What better way to spend a Friday?

Today’s featured book is an ARC I’ve received from Amazon Vine.  Two Sisters, by Mary Hogan, is a story about one family, two sisters, and a lifetime of secrets….




Beginning:  Muriel unfolded the old bath towel and flung it open with a snap of her wrists.  Gently, it floated over her duvet like a jellyfish, the frayed ends dangling in a tentacled kind of way.


56:  While Owen searched for the ideal place to stop, kill the engine, then douse Madalyn’s dreams of their future together, Le Chez came into view.  People were laughing inside, bathed in the flattering light of disposable income.


Amazon Blurb:  Mary Hogan’s powerful and poignant debut novel about two sisters—opposites in every way—plus their mother and the secrets and lies that define them all.

One family, two sisters, a lifetime of secrets . . .

The third child in a family that wanted only two, Muriel Sullivant has always been an outsider. Short, dark-haired and round, she worships her beautiful blonde sister, Pia, and envies the close bond she shares with their mother, Lidia. Growing up in their shadow, Muriel believes that if she keeps all their secrets—and she knows plenty, outsiders always do—they will love her, too.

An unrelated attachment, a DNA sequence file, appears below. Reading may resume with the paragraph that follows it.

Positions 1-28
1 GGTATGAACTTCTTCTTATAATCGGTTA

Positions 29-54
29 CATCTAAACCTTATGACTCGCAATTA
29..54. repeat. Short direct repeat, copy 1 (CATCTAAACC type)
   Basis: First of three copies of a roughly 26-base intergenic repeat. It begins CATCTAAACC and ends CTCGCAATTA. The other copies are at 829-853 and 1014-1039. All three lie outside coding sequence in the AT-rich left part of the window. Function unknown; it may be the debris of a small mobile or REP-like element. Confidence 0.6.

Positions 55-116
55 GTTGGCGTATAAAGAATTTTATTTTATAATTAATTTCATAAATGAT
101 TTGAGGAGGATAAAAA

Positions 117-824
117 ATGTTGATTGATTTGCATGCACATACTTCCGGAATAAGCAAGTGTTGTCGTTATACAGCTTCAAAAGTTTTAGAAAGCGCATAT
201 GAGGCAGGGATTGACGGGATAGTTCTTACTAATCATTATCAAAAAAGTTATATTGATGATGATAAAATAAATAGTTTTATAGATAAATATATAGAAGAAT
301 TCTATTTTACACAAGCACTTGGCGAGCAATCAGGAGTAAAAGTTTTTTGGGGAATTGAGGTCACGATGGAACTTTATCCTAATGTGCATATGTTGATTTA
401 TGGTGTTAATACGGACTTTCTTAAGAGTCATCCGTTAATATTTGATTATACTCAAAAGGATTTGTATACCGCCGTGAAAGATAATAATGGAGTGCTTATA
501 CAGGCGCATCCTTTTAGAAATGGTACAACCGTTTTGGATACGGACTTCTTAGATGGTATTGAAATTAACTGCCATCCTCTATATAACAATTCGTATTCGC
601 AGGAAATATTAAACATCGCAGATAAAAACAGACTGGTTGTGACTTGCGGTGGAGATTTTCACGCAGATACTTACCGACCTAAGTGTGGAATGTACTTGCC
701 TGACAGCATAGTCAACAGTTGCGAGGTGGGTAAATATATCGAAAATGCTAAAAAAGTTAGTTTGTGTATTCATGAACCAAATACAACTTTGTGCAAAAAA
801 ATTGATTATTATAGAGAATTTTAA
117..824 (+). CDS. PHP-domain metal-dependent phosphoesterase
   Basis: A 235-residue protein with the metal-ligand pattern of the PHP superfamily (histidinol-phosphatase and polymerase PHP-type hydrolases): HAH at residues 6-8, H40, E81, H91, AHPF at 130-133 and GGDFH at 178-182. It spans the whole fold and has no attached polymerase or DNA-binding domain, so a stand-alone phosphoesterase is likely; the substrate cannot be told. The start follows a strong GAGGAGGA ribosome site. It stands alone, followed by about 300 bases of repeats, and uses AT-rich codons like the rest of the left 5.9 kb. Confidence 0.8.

But that was a long time ago. Now an adult, Muriel has accepted the disappointments in her life. With her fourth-floor walk-up apartment and entry-level New York City job, she never will measure up to Pia and her wealthy husband, their daughter, and their suburban Connecticut dream home. Muriel would like nothing better than to avoid her judgmental family altogether. One thing she does quite well.

Until the day Pia shows up to visit and share devastating news that Muriel knows she cannot tell—a secret that will force her to come to terms with the past and help her see her life and her family in unexpected new ways.


I love books about family…especially the kind with secrets.  What are you sharing today?